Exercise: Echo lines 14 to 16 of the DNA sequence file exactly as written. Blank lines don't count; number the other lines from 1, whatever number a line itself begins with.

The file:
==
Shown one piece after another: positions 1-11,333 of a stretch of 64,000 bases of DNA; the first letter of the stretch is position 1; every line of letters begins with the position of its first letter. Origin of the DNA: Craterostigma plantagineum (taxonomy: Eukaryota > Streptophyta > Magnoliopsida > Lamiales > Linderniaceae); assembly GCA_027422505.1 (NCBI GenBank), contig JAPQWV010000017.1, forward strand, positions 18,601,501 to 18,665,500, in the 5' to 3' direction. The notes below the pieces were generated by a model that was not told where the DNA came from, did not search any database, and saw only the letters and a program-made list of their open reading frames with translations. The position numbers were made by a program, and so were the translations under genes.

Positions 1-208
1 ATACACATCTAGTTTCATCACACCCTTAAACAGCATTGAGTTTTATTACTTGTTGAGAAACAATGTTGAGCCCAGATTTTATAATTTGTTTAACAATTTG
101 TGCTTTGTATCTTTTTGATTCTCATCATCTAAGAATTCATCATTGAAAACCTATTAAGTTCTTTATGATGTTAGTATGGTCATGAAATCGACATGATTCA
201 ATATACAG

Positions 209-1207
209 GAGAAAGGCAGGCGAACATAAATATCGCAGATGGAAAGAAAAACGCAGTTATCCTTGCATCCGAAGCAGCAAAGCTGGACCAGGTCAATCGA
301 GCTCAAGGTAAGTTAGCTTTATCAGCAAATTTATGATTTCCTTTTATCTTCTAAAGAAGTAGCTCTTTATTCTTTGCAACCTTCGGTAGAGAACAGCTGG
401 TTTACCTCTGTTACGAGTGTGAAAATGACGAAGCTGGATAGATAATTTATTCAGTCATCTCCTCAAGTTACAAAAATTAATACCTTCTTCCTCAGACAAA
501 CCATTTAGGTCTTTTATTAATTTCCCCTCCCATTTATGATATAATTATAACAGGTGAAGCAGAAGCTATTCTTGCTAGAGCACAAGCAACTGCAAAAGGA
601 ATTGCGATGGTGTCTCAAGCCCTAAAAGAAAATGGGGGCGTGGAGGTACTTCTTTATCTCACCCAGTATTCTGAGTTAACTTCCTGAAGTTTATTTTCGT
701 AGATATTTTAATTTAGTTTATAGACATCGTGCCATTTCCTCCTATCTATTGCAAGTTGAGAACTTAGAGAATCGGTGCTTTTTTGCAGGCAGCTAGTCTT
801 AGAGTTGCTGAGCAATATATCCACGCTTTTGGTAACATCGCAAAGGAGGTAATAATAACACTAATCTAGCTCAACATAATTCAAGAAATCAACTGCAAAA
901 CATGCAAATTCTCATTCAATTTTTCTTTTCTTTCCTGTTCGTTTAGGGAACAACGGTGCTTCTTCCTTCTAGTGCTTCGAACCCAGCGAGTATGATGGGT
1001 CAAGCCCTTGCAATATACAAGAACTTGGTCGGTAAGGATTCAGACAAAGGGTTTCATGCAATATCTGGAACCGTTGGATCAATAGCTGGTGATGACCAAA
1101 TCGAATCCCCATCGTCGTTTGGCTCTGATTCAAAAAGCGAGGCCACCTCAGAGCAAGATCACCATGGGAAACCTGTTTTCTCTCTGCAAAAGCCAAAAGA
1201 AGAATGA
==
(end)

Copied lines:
901 CATGCAAATTCTCATTCAATTTTTCTTTTCTTTCCTGTTCGTTTAGGGAACAACGGTGCTTCTTCCTTCTAGTGCTTCGAACCCAGCGAGTATGATGGGT
1001 CAAGCCCTTGCAATATACAAGAACTTGGTCGGTAAGGATTCAGACAAAGGGTTTCATGCAATATCTGGAACCGTTGGATCAATAGCTGGTGATGACCAAA
1101 TCGAATCCCCATCGTCGTTTGGCTCTGATTCAAAAAGCGAGGCCACCTCAGAGCAAGATCACCATGGGAAACCTGTTTTCTCTCTGCAAAAGCCAAAAGA